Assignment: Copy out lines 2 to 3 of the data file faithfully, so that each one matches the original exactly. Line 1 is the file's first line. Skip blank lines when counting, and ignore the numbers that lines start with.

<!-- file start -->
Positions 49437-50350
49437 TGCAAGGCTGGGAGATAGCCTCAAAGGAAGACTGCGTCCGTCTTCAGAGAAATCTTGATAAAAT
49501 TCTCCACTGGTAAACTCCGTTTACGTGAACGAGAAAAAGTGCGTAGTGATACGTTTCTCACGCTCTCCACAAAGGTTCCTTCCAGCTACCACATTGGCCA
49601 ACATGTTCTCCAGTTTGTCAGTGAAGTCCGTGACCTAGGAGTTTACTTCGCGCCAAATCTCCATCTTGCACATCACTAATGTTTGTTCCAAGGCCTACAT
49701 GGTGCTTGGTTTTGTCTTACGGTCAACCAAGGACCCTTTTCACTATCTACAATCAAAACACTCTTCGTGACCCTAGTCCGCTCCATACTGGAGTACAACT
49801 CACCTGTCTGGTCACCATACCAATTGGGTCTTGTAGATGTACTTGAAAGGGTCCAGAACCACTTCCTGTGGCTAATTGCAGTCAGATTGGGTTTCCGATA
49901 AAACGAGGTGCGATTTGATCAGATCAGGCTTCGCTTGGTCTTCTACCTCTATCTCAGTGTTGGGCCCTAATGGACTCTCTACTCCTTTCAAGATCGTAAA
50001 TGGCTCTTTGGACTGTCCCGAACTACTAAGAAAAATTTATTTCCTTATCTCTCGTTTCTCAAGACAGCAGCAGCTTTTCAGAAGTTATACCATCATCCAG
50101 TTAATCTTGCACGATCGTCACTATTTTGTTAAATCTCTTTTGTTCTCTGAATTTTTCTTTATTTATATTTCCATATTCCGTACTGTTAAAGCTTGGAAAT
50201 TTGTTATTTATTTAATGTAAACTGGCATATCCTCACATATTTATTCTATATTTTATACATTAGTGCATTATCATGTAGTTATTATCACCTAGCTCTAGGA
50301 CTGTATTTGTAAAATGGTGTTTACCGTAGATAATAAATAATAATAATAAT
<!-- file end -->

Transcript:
49437 TGCAAGGCTGGGAGATAGCCTCAAAGGAAGACTGCGTCCGTCTTCAGAGAAATCTTGATAAAAT
49501 TCTCCACTGGTAAACTCCGTTTACGTGAACGAGAAAAAGTGCGTAGTGATACGTTTCTCACGCTCTCCACAAAGGTTCCTTCCAGCTACCACATTGGCCA